A Zone plate is a simple mask with opaque and transmitting regions, which when correctly constructed is able to focus incident radiation. Essentially it is a flat lens that works by blocking certain parts of the incident radiation, unlike, say, a glass lens which uses all the light falling upon it. There are many possible choices for the zone plate. These include, amongst others, the Fresnel zone plates and Gabor zone plates.

A Fresnel plate is a binary plate. That is, it has a binary transmission function, either blocking or completely transmitting radiation. It is designed so that the distance from the principle focus, f, to any of the transmitting zones is such that only radiation of similar phase is let through. This is how the zone plate is able to focus radiation. By only allowing through radiation which will be in-phase at a desired point, constructive interference of the waves ensure a focus as this point is produced. Unfortunately the Fresnel zone plate has multiple foci at f/3, f/5, f/7... This results in a blurring at the principle focus. The zone boundary radii are given by

      rj=r1√j, where j=1,2...,N,

and r1 is the radius of the first zone which is calculated from


with λ being the wavelength of the illuminating radiation. This implies that the Fresnel zone plate is has a focus dependent on wavelength, unlike lenses. This is true of all zone plates.

A Fresnel zone plate may be positive or negative. A positive plate has a transmitting central zone, while a negative plate has an opaque central zone.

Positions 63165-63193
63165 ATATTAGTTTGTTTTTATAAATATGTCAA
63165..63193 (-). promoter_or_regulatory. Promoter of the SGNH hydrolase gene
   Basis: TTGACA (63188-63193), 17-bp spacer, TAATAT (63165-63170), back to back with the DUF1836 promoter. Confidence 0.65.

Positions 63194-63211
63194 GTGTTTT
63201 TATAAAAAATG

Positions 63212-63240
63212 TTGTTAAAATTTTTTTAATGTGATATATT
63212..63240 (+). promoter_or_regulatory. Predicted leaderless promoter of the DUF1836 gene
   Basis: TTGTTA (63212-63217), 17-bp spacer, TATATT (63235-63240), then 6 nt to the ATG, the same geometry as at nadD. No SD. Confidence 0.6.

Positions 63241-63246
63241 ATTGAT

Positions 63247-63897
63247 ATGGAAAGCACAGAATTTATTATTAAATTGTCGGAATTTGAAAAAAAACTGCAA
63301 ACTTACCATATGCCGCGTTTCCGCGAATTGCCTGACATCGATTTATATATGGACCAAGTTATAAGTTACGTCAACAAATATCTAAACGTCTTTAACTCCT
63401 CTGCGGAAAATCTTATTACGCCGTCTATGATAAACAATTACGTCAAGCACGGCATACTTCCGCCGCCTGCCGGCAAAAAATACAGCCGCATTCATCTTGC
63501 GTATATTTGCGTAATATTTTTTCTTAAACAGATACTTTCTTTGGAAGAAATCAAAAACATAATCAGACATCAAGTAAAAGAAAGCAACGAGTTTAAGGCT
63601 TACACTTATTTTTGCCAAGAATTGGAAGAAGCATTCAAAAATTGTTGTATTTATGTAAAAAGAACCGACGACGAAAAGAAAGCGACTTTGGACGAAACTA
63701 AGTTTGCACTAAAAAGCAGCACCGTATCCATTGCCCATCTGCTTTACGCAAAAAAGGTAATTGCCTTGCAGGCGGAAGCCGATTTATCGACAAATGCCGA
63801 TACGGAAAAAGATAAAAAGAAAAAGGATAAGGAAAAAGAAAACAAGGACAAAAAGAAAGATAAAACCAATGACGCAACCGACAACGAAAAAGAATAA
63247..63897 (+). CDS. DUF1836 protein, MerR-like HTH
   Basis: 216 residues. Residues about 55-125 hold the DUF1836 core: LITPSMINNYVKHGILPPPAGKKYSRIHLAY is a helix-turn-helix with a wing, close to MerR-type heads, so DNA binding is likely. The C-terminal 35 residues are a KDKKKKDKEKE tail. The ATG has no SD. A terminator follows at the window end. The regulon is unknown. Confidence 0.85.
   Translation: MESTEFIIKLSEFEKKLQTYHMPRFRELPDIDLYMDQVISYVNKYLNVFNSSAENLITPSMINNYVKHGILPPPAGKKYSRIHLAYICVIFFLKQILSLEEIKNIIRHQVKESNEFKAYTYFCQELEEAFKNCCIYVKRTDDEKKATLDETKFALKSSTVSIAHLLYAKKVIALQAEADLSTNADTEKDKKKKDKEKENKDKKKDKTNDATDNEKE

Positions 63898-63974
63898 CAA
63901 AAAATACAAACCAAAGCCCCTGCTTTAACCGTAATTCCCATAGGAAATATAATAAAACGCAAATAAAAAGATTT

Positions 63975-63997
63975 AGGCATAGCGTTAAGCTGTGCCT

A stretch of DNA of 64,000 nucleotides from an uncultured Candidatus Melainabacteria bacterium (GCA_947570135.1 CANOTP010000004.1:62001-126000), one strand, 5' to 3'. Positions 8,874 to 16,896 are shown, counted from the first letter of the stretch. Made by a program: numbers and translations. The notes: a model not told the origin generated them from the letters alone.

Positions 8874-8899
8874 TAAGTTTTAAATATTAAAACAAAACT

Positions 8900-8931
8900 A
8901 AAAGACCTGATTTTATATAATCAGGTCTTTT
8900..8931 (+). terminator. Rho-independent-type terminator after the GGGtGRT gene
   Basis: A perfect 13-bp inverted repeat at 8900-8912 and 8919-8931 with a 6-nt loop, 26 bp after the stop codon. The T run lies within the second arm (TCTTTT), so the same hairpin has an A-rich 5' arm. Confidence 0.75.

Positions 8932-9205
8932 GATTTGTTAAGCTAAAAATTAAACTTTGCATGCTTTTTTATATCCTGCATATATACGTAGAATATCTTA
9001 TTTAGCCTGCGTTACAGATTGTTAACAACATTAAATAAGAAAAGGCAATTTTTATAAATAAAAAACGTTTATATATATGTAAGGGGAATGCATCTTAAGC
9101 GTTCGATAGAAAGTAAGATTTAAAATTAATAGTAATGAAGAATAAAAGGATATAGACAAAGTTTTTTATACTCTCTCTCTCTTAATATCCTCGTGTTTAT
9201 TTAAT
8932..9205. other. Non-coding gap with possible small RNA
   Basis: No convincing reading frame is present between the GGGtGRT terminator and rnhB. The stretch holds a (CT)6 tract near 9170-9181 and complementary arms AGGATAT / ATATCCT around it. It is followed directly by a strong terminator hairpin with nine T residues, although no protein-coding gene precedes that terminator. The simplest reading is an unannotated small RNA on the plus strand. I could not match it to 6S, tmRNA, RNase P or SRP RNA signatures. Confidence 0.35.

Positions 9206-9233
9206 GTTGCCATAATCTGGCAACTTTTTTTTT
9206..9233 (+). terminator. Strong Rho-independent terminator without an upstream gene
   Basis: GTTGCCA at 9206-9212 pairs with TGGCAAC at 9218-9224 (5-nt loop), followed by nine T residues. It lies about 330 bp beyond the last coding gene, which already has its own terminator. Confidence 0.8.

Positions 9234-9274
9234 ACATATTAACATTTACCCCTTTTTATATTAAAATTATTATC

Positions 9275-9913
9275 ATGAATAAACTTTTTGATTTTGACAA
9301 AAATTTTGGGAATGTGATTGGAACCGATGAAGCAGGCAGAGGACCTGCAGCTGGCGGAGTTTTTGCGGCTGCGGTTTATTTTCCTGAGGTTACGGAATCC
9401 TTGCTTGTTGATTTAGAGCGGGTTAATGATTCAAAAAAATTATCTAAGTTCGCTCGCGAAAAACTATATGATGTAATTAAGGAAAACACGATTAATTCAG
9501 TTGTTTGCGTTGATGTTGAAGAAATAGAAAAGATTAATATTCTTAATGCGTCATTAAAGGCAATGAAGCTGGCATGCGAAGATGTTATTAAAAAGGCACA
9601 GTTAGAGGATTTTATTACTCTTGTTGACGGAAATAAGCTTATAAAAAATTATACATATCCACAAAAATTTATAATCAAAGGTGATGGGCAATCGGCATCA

A Gabor zone plate has a continuous transmission function. It is the same pattern produced when scattered radiation from a point interferes with a plane wave. It is the hologram of a point. This means that upon illumination of a Gabor plate the point is reconstructed, but both virtual and real images exist. The transmittance of a Gabor plate at a radius r, is given by

      t(r)=½{1±cos(πr² / r1²)}

where r1 is the same as defined previously. The choice of sign depends on whether a positive or negative zone plate is required. A negative plate is equivalent to the radiation undergoing a phase shift of π on passing through the zone plate.

The Gabor plate has the advantage over the Fresnel zone plate in that it has only the single pair of conjugate foci. One disadvantage of a Gabor zone plate is that the intensity of the radiation at the focus is less than with a Fresnel zone plate, it is also more difficult to manufacture.

Zone plates can be used to create holograms from incoherent radiation.

My apologies if your browser cannot display the equations correctly. They are:
r[j] = r[1] * sqrt(j)
r[1] = sqrt(f * l)
t(r) = 0.5 * (1 +/- cos ( pi * r^2 / r[1]^2))

Log in or register to write something here or to contact authors.